Note: When Dalrymple’s long-running BMJ column ended in 2012, he had a backlog of around 50 or 60 unpublished pieces, and he kindly gave them to us to post here at Skeptical Doctor. We are posting one each Wednesday to coincide with the schedule of his old BMJ column. We hope you enjoy them.
Prophecy is a fool’s game, which perhaps is why so many of us indulge in it. In 1924 Bertrand Russell wrote a very short book called Icarus or the Future of Science, a response to J.B.S. Haldane’s Daedalus or the Science of the Future. Daedalus, you remember, gave the power of flight to Icarus, and we all know what happened to him (oddly enough, the Brazilian airline Varig once unadvisedly called its in-flight magazine Icarus).
Haldane painted a rosy future for mankind thanks to its increased control over nature; Russell was more pessimistic. He thought American domination of the whole world was the best that we could hope for, next to the complete collapse of our civilization which, he said, ‘would in the end be preferable to this alternative.’
Russell divides the sciences into two, the physical and the anthropological, of which medicine is much the most important. He believes (correctly, as it now turns out) that ‘the study of heredity may in time make eugenics an exact science, and perhaps we shall in a later age be able to determine at will the sex of our children.’ Though no monogamist himself, he was not altogether sanguine about the results: ‘This would probably lead to an excess of males, involving a complete change in family institutions.’
He sees the march of birth control as inevitable. Opposition to it comes from superstition and the desire of employers to have enough people to keep wages low. However, not all the effects of birth control are to his taste. ‘Before long the population may actually diminish. This is already happening in the most intelligent sections of the most intelligent nations… before long, birth-control may become nearly universal among the white races; it will then not deteriorate their quality, but only diminish their numbers, at a time when uncivilized races are still prolific and are preserved from a high death-rate by white science.’
The other problem is the ductless glands:
More sensational than tests of intelligence is the possibility of controlling the emotional life through the secretions of the ductless glands. It will be possible to make people choleric or timid, strongly or weakly sexed, and so on, as may be desired. Differences of emotional disposition seem to be chiefly due to secretions of the ductless glands, and therefore controllable by injections or by increasing or diminishing secretions.
The politically powerful will inject the masses to make them docile. But if it is not the ductless glands that will give the powerful this control over the masses, it will be some other technology:
We shall have the emotions desired by our rulers, and the chief business of elementary education will be to produce the required disposition, no longer by punishment or moral precept, but by the far surer method of injection or diet.
Of course, the main emotional disposition required has turned out to be not docility, but self-esteem.
Russell foresaw the end of physical want, thanks to the application of science, but luckily we are different from the animals.
Wolves in a state of nature have difficulty in getting food, and therefore need the stimulus of a very insistent hunger. The result is that their descendants, domestic dogs, over-eat if they are allowed to do so.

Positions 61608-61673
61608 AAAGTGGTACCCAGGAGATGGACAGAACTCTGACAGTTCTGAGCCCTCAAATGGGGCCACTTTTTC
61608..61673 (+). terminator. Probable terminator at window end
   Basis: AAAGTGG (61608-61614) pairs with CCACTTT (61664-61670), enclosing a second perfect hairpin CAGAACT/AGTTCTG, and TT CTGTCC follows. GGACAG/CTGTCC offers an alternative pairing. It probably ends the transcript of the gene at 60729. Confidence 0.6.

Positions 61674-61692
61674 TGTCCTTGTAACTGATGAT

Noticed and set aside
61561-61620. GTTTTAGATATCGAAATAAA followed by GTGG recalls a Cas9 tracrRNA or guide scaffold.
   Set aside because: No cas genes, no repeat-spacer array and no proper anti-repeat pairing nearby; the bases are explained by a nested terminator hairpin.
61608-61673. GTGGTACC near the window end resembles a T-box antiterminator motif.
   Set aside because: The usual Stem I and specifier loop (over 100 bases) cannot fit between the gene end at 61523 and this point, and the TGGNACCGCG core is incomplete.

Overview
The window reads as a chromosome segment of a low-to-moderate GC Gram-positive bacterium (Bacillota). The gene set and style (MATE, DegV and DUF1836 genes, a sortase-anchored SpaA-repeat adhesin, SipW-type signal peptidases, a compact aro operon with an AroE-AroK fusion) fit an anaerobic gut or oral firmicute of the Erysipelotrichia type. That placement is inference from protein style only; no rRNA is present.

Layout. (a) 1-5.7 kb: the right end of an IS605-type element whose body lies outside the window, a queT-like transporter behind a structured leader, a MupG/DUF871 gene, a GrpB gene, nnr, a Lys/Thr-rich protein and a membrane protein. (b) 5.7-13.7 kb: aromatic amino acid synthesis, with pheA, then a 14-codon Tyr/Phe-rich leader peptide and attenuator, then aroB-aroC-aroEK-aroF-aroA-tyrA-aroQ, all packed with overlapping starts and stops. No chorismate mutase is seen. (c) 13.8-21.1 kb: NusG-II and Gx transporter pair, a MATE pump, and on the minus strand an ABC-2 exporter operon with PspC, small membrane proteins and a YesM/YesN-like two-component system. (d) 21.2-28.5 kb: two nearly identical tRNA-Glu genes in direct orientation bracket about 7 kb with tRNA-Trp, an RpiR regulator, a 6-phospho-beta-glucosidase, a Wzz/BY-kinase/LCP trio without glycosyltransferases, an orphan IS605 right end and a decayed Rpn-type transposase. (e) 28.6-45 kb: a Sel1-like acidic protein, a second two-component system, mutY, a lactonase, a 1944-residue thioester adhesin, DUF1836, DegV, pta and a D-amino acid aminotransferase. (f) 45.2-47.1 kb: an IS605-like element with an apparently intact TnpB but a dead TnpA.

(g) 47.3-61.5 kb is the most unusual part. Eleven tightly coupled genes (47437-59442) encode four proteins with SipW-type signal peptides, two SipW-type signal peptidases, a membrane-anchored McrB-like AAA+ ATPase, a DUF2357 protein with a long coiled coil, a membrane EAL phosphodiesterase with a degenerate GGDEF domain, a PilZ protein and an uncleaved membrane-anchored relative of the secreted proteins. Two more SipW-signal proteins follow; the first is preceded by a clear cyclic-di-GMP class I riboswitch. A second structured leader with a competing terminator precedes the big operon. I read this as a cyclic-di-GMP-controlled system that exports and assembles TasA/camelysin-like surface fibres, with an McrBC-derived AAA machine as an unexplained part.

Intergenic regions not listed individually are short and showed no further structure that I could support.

But because of our difference from the beasts ‘over-eating is not a serious danger.’
As I said, prophecy is a fool’s game.
At his new blog at Psychology Today, Dalrymple responds to an older post by another psychiatrist, Dr. Ken Eisold, that seeks to explain rioters:
In his article, Dr Eisold makes reference both to the social and economic frustrations of the rioters and to the events in Tiananmen Square. But demonstrations are not riots, though they can be turned into such by extremists, and perhaps by the provocation of the authorities. Nor is it true that every frustration is justified, or that it explains, let alone justifies, riotous and destructive conduct. If frustration explained riots, we would all be rioters. But even in riot-torn areas, rioting is not universal.
On the Salisbury Review’s website Dalrymple proclaims his opposition to smoking, but also to dishonesty:
I was startled by a figure in a recent article in the British Medical Journal titled How the tobacco industry refuses to die. It was a Venn diagram in which the costs and benefits of smoking in the UK were displayed. On the benefits side was a smaller grey circle marked £9.5 billion. On the costs side was a vividly multi-coloured circle marked £12.9 billion.
The text of the article, however, said that the Exchequer received £10 billion in excise duty on cigarettes and a further £2 billion in VAT on cigarettes. British American Tobacco paid £1.45 billion in taxes, and if Imperial Tobacco paid taxes pro rata according to its profits, it would pay £0.7 billion. In other words, the figure in the benefits circle should have been at least £14.15 billion. This does not include the benefits of employment by the industry and – horrible to relate – the reduction in pensions that have to be paid to those who die early as a result of smoking. This would be an unpleasant figure to calculate, but if we are talking of economic costs and benefits it ought to have been included.
This column from 2 weeks ago in City Journal has thankfully been overtaken by events:
…there is a serious risk that little more than 4 percent of the adult population could determine the policies of the next government.
According to polls, the Scottish National Party (SNP) will win 50 seats in the next Parliament. Polls can be wrong, of course…
In economics, the Nationalists are socialist, or at least corporatist; in politics, their rhetoric is nationalist. They are, in fact, national socialists. Fascism is returning to Europe, though—for now—with a much less aggressive, brutal face.